Then I moved in as a roommate with Hanocia and her boyfriend, where we would all sit eating the normally spiced food but with a bowl of chili peppers on the table. It wasn’t hot unless you were sweating and your nose dripping. By this time I had achieved the cast iron stomach needed for the truly ferocious peppers. I even had a poster of all the peppers on my kitchen ceiling (the only space for it) and it became my goal to try them all. When I went to India, Hanocia’s people, the Khasis, tend to eat their food plain but with a bowl of peppers. At the end of the evening I had more stems along the side of my plate than anyone else. Beau goggled and said, “Wait till I tell the girls at work, and you’re a white person too.” (A note: all peppers come from central America and did not originate in Asia.)

Over the years, I did sample as many peppers as I could find, right up to the scotch bonnets or habaneros, that rate 10 for hot on a scale of 10. They are so hot that few people can eat a whole one and they can blister you. Many people can’t eat these because the heat burns away any flavor, but I like habaneros because they have a fruity flavor under that atomic heat. (I”ve since found there are hotter peppers but I haven’t tasted them.)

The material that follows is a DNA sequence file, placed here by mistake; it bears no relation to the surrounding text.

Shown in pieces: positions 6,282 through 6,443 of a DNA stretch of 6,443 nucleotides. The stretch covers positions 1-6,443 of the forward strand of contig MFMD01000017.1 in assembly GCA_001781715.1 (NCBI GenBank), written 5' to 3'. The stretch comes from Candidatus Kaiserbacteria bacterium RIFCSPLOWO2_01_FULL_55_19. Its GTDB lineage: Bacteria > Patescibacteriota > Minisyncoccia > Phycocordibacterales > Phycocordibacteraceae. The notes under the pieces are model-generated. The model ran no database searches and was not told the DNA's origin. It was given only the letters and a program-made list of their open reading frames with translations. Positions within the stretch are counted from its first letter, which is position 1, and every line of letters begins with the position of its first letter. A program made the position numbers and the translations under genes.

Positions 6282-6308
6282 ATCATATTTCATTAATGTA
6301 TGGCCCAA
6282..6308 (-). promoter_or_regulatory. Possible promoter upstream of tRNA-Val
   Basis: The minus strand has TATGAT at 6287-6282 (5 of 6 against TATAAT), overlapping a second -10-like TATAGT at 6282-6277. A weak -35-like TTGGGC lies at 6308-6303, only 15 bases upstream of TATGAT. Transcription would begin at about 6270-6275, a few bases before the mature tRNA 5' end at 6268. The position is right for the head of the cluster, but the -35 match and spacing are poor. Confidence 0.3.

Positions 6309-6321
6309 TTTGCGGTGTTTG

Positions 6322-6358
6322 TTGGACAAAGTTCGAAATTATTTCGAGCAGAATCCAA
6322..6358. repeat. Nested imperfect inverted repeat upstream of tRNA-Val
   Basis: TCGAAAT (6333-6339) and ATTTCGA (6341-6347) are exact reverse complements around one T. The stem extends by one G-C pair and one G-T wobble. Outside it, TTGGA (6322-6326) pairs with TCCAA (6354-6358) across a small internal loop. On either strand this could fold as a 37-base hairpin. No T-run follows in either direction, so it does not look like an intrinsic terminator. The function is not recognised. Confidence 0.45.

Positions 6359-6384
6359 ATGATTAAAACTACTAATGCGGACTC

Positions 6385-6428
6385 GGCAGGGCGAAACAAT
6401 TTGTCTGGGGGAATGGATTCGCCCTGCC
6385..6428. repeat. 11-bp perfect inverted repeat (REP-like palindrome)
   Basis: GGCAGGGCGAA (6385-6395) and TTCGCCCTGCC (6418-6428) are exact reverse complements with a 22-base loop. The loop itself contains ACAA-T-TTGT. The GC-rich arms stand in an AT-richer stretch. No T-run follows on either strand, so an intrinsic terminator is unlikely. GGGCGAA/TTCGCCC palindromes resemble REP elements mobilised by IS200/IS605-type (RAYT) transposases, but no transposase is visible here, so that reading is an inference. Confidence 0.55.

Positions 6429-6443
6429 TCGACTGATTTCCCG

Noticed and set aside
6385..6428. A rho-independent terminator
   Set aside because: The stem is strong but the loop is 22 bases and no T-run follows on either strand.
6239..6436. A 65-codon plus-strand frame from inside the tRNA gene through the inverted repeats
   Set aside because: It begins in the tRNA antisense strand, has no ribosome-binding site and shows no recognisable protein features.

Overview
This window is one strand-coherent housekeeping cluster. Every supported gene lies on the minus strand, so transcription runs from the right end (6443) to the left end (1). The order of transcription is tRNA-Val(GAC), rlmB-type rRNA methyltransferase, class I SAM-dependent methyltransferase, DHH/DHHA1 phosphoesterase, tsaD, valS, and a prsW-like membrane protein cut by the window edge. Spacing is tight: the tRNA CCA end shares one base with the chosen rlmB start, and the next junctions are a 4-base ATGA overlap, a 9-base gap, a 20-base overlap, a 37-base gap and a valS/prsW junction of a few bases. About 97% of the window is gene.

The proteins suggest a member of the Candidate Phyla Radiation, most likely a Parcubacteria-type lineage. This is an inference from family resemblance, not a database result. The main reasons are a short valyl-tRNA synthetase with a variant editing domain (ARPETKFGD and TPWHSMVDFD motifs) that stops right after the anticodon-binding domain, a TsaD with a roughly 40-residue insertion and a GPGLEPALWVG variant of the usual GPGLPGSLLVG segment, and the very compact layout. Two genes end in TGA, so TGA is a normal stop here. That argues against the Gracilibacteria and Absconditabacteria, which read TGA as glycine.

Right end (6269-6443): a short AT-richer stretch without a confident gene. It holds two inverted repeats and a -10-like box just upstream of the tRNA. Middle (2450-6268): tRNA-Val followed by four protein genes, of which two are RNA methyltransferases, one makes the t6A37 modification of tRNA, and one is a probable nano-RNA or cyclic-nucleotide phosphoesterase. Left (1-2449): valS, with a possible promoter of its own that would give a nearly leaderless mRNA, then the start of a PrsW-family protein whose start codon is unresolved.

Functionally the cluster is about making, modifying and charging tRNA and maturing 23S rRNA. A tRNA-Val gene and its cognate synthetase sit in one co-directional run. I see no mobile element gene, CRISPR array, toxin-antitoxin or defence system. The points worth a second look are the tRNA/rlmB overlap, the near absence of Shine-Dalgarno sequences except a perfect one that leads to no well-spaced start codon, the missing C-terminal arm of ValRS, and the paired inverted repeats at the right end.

I’ve made five pepper chili, which has included serranos, jalapenos, Thai chili, pequenos and habaneros. I don’t count or use bell peppers (I react to them) because though supposedly all peppers are of the nightshade family these are considered different. Maybe they’re nightshades but the others aren’t, but all are peppers.

My love affair with hot peppers has developed over the years and friends have gone to other countries and brought me back another bottle of hot sauce. I have about 15 in my fridge at any one time. It just goes to show that a white kid from the bland food sticks can attain heights of chili pepper hotness. But alas, my champion pepper chomping may have hit an end as rosacea is exacerbated by spicy foods. I’m still hoping though because I do love the taste way more than black pepper, though that will do in a pinch.